CAIRO: Egyptian authorities have released some 950 detained former members of the militant Gamaa Al-Islamiya (Islamic Group) in the past six weeks, including 300 on Tuesday, police sources said on Wednesday. The Egyptian government detained many thousands of Gamaa members or sympathizers in the 1990s, when the group was waging a low-level guerrilla war against the security forces, mainly in the south of the country. Gamaa Al-Islamiya merged in the late 1970s with another Islamist group, Al-Jihad. They are held responsible for planning and carrying out the assassination of Egyptian president Anwar Sadat in 1981. Hundreds have come out of detention over the years after renouncing violence to overthrow the government. Gamaa leaders declared a truce with the government in 1997, after an attack on tourists at a pharaonic temple in Luxor. The big release on Tuesday was to mark the birthday of the Prophet Mohammed, a traditional occasion for setting prisoners free, the police sources said. An official security source, cited by the state news agency MENA, said that 950 could be the number of people released over long past periods. He gave no indication of the time frame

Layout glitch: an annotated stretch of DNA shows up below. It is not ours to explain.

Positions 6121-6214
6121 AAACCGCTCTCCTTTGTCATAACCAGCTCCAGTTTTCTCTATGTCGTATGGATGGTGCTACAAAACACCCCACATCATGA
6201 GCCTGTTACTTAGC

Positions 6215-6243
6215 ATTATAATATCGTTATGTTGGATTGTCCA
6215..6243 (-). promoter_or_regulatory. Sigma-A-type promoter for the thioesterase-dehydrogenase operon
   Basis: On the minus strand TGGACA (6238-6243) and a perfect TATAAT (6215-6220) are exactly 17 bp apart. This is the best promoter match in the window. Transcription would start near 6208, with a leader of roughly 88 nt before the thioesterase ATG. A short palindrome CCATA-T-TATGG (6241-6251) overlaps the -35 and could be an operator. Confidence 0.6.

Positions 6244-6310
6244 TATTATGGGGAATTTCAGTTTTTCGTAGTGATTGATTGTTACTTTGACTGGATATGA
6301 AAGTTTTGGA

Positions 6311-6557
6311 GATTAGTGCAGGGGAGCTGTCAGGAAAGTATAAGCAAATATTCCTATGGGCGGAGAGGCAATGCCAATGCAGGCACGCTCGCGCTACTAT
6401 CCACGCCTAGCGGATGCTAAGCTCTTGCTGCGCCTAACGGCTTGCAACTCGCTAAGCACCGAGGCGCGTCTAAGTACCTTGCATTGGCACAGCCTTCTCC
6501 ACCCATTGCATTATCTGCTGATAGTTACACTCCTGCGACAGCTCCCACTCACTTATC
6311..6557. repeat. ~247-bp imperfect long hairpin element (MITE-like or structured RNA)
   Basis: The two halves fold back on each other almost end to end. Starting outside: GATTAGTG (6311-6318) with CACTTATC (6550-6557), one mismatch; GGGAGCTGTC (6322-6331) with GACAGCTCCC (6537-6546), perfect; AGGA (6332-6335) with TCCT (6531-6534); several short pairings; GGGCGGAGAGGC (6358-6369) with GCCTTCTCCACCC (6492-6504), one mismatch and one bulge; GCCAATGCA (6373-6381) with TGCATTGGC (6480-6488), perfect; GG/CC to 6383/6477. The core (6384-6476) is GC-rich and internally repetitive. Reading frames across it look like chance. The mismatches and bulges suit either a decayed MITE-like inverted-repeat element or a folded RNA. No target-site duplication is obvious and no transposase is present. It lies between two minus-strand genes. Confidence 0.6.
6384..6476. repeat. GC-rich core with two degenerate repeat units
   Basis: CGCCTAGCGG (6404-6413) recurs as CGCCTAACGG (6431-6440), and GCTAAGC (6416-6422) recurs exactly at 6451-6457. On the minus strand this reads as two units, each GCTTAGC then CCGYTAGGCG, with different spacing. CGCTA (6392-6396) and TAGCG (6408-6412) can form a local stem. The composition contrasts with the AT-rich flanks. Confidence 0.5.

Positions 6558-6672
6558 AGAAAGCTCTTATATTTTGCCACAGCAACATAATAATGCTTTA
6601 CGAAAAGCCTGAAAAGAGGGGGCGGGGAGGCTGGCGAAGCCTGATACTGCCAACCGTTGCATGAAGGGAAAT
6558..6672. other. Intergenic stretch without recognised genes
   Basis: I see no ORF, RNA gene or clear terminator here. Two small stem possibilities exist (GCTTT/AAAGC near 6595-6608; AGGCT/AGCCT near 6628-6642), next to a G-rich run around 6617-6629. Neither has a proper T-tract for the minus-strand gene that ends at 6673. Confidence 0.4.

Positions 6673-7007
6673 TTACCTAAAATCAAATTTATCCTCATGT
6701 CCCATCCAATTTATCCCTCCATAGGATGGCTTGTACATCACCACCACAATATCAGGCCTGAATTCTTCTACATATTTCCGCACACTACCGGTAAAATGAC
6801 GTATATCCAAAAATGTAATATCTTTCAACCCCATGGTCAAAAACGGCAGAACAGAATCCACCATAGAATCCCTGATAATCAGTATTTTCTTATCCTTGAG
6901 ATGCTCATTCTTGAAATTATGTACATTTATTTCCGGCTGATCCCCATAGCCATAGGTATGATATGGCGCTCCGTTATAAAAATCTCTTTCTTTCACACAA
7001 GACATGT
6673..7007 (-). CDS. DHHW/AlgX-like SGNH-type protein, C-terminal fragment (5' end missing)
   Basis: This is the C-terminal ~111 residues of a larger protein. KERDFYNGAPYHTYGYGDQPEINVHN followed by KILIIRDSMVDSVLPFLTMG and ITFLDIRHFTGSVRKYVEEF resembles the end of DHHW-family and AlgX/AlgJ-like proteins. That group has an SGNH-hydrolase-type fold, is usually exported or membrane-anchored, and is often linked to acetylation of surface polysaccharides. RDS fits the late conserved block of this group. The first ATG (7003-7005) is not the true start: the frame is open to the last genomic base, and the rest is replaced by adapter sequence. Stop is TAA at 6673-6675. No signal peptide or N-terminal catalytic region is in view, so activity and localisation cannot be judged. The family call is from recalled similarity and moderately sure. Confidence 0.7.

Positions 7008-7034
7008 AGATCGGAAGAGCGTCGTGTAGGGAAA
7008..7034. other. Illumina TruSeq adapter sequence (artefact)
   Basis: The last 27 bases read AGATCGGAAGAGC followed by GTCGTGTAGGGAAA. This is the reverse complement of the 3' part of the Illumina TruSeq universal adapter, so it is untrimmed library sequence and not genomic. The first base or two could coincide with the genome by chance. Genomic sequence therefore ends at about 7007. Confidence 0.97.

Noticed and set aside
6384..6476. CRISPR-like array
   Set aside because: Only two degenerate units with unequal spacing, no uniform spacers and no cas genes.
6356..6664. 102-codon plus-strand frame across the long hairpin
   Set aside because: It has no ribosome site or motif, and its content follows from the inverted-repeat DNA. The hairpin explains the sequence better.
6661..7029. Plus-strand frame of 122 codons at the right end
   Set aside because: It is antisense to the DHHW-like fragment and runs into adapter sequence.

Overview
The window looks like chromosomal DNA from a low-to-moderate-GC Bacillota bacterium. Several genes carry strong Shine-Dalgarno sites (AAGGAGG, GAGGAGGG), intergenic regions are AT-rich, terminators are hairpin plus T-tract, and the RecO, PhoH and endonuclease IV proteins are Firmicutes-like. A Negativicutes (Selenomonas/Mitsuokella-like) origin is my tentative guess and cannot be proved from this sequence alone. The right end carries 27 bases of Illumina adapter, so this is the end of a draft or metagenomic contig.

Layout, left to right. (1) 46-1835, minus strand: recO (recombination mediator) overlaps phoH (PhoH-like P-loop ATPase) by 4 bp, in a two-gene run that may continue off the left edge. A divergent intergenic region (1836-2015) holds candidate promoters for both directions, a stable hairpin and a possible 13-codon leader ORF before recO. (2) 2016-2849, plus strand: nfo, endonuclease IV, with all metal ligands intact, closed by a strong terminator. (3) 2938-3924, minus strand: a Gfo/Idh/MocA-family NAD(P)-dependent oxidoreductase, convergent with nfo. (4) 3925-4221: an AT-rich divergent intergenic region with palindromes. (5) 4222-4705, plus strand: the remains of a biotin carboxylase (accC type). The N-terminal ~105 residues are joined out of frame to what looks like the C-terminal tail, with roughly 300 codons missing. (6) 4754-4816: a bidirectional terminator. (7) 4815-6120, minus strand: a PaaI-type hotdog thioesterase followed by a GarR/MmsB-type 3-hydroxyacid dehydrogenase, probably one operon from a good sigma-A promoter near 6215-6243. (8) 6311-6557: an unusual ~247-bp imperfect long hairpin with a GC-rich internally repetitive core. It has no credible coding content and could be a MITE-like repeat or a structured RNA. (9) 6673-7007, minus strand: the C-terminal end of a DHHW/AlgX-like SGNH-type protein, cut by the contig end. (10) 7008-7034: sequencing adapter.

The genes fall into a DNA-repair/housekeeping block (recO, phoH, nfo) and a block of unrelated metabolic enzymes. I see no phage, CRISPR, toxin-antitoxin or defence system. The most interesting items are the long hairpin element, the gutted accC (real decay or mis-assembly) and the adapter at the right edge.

Another official source, who asked not to be named, said that 2,000 Gamaa members remain in detention in Egypt, among a total of 12,000 people held without charge under emergency law, mainly for political reasons.
The government has never said how many militants remain in detention without trial or charge. The U.S. State Departments cites estimates of 10,000 detainees in all. Agencies